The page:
Since the late 1980s, the history of Islam in America has become increasingly more multifaceted. Between the time when the Berlin wall fell and when George W. Bush left office, many more Muslims immigrated to the United States. The United States became home to a large number of Muslim refugees from such war-torn regions as Afghanistan, Bosnia, Somalia, Iraq, and the Sudan. The number of converts to Islam increased to include sizeable Latin and European American communities alongside a growing African American Muslim community. American Muslims of varying religious understandings and ethnic backgrounds established many more mosques, self-help organizations, and political and civil rights advocacy groups. They became more active in public service both in their local communities and in the federal government. American Muslims also became more visible participants in cultural ventures as comedians, musicians, actors, and authors. Acts of violence carried out by militant Muslims and the invasions of Afghanistan and Iraq brought American Muslims into America's collective conscience as a security threat - a potential enemy within. Consequently, hundreds of American Muslims have found their civil rights abused and an untold number have been deported.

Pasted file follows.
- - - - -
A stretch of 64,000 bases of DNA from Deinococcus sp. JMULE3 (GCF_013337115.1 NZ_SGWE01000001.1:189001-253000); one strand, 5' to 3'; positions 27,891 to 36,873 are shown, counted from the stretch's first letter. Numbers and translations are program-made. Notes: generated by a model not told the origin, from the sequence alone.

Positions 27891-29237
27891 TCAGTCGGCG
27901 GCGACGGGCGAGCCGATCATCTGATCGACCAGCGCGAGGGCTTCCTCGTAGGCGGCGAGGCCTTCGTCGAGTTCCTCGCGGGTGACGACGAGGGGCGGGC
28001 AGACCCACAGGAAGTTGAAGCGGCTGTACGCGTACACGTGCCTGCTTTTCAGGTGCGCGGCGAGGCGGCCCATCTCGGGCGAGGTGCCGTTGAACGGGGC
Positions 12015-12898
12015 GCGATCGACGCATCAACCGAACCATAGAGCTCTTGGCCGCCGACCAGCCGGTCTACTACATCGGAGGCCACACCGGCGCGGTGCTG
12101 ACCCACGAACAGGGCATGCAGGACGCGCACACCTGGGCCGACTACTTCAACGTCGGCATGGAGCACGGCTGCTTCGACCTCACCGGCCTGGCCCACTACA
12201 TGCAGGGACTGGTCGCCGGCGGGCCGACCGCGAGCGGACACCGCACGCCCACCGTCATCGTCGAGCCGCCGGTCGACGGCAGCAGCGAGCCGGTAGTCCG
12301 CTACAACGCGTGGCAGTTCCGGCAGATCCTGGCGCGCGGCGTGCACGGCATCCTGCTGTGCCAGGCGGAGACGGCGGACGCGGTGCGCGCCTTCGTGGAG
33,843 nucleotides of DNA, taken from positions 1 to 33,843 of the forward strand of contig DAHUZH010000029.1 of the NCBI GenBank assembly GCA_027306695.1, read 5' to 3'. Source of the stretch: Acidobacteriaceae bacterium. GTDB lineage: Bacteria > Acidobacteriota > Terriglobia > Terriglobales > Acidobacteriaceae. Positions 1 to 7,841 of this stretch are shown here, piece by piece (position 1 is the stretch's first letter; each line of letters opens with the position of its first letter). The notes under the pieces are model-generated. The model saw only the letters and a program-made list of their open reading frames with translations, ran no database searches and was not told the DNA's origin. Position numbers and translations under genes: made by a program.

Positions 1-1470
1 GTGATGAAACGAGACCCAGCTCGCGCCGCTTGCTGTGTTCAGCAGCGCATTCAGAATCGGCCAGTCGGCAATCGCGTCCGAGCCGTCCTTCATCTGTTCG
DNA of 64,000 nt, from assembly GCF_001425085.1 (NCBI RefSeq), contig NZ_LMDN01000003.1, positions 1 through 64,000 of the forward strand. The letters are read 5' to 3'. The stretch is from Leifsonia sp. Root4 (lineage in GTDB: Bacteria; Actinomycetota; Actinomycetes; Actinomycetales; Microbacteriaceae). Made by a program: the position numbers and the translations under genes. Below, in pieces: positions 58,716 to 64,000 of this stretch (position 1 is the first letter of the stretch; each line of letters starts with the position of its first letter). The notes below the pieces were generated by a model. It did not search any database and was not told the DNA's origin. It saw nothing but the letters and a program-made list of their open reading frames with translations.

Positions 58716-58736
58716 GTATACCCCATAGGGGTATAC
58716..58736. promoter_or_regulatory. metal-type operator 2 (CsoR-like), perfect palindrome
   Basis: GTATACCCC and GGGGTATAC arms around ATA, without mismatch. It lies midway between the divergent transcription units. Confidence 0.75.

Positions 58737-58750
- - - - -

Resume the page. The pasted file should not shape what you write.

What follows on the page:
Most of the scholarship on Islam in America has focusesd on the activities of Muslims in this period. It is impossible for a single chapter to adequately represent the findings of this scholarship and to detail the complex developments that shaped Islam and Muslim lives in the United States at the turn of the twenty-first century.